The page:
stacked-papers-scottchan-cropO is for Organizing

Before going further,
I think it’s a good time to ask…

How do you currently keep your genealogy research organized?

Or perhaps the better question is: Is it organized?

[Hey, I get it… I’m a piler too! No judging here.]

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blue-cloth-notebook-keeratiWhen I first started with my research, I used a 3-ring binder that could be zipped closed. I printed out my Family Group Sheets from Family Tree Maker and I kept census pages, birth, marriage and death certificates, and other printed documentation in the notebook. My direct ancestral lines were in indexed sections and information on collateral lines was put in the back and indexed alphabetically. It was simple and fairly well organized.

 

file-cabinet-ddpavumbaYears later in an attempt to feel even more organized, I took everything out of my notebooks and put them in file folders and put the file folders in plastic file boxes. It may just be a personality flaw because I am one of those “out of sight, out of mind” people; but I have to say, I hate it. I want it all here in front of me and easily accessible.

Since picking back up my family history research, I’ve had more than a few thoughts about reorganizing yet again. First off, I would like to become as paperless as possible. I think whomever I pass my research off to in the future will thank me when they receive a flash drive along with a few notebooks rather than boxes and boxes of paperwork. The second thing is having everything easily accessible on my computer with cloud storage and the use of OneNote and Family Tree Maker.

clerk-working-cuteimage

So I am beginning the process of taking everything from the file folders and inputing it into the computer. This involves scanning documents or looking up census information and other information to download to the computer and more. In going through everything again, I am able to double check what was done, what was sourced properly, and what still needs to be done, etc. The challenge is not to run off on new rabbit trails!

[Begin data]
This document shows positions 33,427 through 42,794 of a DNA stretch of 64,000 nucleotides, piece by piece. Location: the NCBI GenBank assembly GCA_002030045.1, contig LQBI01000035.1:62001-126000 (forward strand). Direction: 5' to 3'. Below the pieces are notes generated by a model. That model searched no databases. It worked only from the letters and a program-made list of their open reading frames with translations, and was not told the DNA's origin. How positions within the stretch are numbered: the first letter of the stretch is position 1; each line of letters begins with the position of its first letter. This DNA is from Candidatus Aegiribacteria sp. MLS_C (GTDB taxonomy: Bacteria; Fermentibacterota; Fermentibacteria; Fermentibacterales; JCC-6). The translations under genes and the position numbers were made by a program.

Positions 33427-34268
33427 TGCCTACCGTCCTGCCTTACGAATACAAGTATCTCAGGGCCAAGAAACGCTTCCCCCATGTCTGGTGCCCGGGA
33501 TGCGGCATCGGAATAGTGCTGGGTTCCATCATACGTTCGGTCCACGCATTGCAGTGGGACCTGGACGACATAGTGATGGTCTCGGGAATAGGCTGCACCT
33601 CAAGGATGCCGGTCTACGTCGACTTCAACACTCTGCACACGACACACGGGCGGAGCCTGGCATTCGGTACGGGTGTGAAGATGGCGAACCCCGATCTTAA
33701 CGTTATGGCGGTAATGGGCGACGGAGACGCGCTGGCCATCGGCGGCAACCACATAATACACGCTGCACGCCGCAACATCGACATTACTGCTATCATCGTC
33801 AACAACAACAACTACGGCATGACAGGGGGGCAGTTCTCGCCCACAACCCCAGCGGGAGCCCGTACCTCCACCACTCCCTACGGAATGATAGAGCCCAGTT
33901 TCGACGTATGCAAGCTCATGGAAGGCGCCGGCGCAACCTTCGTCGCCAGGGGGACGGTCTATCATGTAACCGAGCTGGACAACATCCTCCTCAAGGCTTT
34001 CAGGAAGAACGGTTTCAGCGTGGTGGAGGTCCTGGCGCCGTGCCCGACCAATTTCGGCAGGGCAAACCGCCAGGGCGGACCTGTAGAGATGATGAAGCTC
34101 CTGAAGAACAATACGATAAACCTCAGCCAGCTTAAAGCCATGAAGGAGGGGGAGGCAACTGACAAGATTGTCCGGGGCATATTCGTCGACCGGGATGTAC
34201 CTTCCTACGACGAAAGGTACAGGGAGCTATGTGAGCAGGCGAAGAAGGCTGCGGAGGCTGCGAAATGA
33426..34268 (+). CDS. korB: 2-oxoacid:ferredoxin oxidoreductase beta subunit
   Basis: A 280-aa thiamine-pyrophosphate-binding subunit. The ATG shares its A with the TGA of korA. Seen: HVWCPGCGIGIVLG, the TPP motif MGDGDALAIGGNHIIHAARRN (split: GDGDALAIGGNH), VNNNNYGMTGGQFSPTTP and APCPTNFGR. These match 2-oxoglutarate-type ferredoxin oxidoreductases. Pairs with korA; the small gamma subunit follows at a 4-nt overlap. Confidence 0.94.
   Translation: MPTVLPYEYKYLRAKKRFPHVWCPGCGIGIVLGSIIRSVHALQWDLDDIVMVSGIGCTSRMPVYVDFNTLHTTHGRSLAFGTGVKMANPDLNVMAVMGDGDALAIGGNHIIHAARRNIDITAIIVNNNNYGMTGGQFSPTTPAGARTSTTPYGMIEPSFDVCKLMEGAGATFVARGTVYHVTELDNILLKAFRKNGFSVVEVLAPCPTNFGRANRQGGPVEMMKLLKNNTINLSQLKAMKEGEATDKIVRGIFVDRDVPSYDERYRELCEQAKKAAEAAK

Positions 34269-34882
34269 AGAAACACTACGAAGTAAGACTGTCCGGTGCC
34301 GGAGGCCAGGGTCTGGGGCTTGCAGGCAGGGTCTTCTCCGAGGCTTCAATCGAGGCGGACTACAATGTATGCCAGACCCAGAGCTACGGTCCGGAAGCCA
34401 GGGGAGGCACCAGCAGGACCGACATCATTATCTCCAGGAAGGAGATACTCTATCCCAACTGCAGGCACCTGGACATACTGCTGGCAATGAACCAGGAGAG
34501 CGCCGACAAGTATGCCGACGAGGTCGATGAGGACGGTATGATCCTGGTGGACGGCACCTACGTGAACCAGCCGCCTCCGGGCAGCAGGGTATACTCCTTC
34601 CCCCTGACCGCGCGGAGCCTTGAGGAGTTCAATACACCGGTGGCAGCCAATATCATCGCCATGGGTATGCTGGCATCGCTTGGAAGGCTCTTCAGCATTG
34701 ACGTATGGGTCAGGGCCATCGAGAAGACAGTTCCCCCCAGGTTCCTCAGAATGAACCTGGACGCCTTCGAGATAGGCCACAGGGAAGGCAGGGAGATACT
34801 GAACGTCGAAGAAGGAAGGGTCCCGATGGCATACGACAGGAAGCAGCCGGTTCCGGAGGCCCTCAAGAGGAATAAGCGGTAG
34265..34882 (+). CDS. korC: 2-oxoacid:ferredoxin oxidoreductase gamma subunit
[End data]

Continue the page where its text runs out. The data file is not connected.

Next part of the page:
When I started setting up my Notebooks in OneNote, I went back to the basic system I had originally used. I will be going into specifics about my Notebooks in tomorrow’s post.

Now is the time to give some thought as to how you would like to organize your OneNote Notebooks based on how you currently have your research organized. And perhaps giving some thought to whether or not you’d like to spend some time reorganizing/revamping your old research or whether you’d just like to go forward with just your new research being stored digitally.

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Notes:

  • Photos courtesy of freedigitalphotos.net
    • Stacked papers by scottchan
    • Notebook by keerati
    • File cabinet by ddpavumba
    • Clerk working by cuteimage

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Cite This Page:

Erin Williamson Klein, “Organizing Your Research in a Notebook.” My Family History Files, 8 April 2014 (http://myfamilyhistoryfiles.com/organization/organizing-your-research: [access date]).

Please do not copy without attribution and link back to this page.

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A bit about me

Erin Williamson Klein
New York to Nevada
Started my research in 1993

Aside from my own family history research, I also have 2 Surname Studies: Colepaugh mainly in the US and Schraven worldwide.
Following the GPS!
Sourced Database Statistics:

64 direct ancestors through 4x great grandparents
2 of 2 people identified in 1st generation
4 of 4 people identified in 2nd generation
8 of 8 people identified in 3rd generation
14 of 16 people identified in 4th generation
20 of 32 people identified in 5th generation
16 of 64 people identified in 6th generation

# people properly sourced
# remaining to be sourced
% completed
Paticipating In:
WikiTree worldwide family tree
+ more ... join me @ WikiTree


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